Obstructive sleep apnea (OSA) is a heterogenous chronic disorder causing hypoxemia,
excessive daytime sleepiness, non-refreshing sleep, nocturia, morning headache, irritability, and
memory loss. Cardiovascular disease, cognitive impairment, metabolic disorders, and depression
are its long-term consequences. The difficulty in treating patients is due to poor compliance, failure
to obtain the desired outcome, and complication arising from the multimodality treatment. Direct
targeted therapy may overcome these issues. Identification of its phenotypes improves understanding
of the disease mechanism, the risk for adverse effects, and predicting response to targeted therapy.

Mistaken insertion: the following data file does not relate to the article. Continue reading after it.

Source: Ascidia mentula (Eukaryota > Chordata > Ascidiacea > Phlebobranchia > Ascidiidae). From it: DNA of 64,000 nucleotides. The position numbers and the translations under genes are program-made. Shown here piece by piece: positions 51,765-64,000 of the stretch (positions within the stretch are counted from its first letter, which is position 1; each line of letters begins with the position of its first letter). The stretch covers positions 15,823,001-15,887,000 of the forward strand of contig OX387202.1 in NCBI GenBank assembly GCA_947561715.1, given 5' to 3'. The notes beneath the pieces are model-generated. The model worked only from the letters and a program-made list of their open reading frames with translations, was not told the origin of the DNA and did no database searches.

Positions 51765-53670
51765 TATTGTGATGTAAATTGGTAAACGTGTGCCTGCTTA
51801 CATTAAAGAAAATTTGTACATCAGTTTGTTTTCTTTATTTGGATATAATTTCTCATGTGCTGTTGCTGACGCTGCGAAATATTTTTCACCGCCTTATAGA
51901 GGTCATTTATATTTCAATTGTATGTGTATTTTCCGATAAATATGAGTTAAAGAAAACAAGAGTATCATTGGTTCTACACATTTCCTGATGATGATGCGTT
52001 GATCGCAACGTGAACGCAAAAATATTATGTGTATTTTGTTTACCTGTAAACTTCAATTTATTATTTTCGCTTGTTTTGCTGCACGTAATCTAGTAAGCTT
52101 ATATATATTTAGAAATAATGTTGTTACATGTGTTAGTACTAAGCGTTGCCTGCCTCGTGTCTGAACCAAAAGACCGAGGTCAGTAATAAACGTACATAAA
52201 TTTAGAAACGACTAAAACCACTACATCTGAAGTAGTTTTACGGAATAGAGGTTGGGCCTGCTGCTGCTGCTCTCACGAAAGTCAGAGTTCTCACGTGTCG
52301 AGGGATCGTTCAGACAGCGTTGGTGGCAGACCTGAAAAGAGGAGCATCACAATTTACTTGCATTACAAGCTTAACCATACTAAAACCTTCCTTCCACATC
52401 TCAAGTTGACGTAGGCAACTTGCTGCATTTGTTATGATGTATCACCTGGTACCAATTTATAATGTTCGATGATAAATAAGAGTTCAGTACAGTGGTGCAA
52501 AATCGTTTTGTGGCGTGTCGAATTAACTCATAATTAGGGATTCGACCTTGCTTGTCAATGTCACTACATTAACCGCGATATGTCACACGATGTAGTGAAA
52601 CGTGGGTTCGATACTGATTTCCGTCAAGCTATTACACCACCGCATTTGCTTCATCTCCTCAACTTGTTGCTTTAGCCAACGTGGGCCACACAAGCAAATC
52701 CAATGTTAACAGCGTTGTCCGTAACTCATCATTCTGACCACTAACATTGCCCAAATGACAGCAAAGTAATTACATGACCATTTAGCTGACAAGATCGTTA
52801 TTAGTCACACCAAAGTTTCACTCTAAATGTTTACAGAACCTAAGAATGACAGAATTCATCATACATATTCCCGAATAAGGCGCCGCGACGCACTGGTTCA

Phenotyping of OSA allows treating patients according to their inherent disease and not based
on a “one size fits all” method, which may not be applicable for all patients. This approach may improve
patients’ compliance with treatment, minimize the associated morbidities, and consequently
improve their quality of life.